There seems to exist a misconception about the DMCA Safe Harbor that many people overlook, and it came up yesterday.
Look at this tweet thread from Sam Castrie, ACE Attorney. Richard Hoeg (Virtual Legality) explains at the end of the thread that he has covered this problem in videos concerning the Sony/RLOU2 issue. (Later: Hoeg has a 22-minute video explaining Twitch's handling of the issue.)
Apparently Twitch does not normally allow takedown notices to be challenged by counter notices, but simply charges the speaker a copyright strike even for frivolous claims. David Pakman had noted that about nine months ago when he tried to livestream Democratic debates off major networks and comment on them. David had said they were public domain. I have to say that Twitch’s statement (in the tweet) to the consumer is rather rude.
A platform enjoys immunity for transmitting infringing material merely by responding to the takedown notice and removing the material. Depending on its terms of service or any contractual agreements with users of the platform, it may have liability for a wrongful takedown in some circumstances. But it’s pretty easy to write the terms of service or acceptable use policies so that it really won’t. By allowing a processing a counter notice, however, the platform would avoid the second level of liability to the user.
YouTube normally does process counter notices. The general idea is that the user has to be willing to respond to a lawsuit from the copyright holder, which may be a financial risk, especially if it is frivolous. In practice, YouTube finds it is better business to allow counter notices, and has been able in some cases to counterlitigate against really abusive copyright claims (Twitch apparently won’t do this -- although Leonard French reports some new developments with Twitch in this new video).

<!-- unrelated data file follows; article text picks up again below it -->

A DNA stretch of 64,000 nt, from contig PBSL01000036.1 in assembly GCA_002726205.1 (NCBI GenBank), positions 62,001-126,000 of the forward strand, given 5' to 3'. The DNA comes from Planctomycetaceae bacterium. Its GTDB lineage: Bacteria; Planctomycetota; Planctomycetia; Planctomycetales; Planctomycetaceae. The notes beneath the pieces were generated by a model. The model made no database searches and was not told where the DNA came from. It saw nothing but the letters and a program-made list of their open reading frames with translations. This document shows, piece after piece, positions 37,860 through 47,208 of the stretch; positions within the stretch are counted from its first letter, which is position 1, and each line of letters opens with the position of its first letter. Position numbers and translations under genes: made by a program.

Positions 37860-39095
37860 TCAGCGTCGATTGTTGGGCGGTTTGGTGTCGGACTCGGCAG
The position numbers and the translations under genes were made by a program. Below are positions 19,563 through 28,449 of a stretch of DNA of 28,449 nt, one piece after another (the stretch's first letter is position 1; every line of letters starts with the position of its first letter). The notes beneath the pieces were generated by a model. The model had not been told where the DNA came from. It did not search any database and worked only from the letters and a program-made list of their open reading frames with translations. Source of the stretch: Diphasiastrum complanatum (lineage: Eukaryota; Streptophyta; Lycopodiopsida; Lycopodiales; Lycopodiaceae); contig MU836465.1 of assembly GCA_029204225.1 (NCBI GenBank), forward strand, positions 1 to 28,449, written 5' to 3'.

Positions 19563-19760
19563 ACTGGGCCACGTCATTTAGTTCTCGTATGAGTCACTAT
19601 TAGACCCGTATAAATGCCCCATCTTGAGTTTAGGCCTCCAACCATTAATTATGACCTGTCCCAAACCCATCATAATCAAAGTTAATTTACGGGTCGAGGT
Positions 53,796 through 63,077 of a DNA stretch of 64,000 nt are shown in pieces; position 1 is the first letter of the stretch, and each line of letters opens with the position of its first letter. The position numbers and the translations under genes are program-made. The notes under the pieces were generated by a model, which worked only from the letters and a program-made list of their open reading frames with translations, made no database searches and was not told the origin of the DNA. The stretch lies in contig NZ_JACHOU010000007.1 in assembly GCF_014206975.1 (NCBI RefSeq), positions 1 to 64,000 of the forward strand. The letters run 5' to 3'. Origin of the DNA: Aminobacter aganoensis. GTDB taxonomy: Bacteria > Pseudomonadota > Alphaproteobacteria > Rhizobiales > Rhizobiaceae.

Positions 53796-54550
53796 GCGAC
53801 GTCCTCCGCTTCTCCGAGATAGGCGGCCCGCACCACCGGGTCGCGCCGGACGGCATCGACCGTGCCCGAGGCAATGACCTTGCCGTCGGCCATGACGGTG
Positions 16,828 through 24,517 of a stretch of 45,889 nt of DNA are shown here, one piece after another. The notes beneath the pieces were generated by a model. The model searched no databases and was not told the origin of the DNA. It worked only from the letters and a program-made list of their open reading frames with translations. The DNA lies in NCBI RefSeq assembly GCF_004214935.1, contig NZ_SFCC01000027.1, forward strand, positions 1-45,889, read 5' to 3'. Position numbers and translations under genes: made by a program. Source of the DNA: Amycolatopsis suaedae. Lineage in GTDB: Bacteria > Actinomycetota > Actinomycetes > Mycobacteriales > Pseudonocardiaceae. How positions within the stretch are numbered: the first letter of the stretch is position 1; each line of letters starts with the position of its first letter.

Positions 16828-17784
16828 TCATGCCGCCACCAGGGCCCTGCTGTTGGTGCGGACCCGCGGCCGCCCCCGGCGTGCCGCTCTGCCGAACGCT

Electronic Frontier Foundation has a useful guide to YouTube content removals. Note that the direct URL sublink I quoted takes you to “deciding to challenge a dispute”. Right above that, however, there is an important paragraph “Sending a DMCA Counter Notice”, explaining the user’s responsibilities and riks in challenging the claim.
It’s important to remember that content-id claims, which often happen because of incidental background music at events outdoors, do not result in takedowns or strikes. They merely redirect any ad revenue from that video to the claimant, which may not be a significant matter to the user. In some cases, some content-id claims prevent a video from being shown in some countries. I have had a few of these, but I do not monetize.
It’s also well to keep in mind that for users in the EU, the climate is becoming restrictive in many countries because of the gradual implementation of the EU Copyright Directive.
Finally, in the US, it’s possible that the takedown process might be affected by the CASE Act, which has been recently reintroduced by Lindsey Graham in conjunction with a Section 230 reform already discussed here. I wonder if the Copyright Office would directly hear the lawsuit from a counter claim.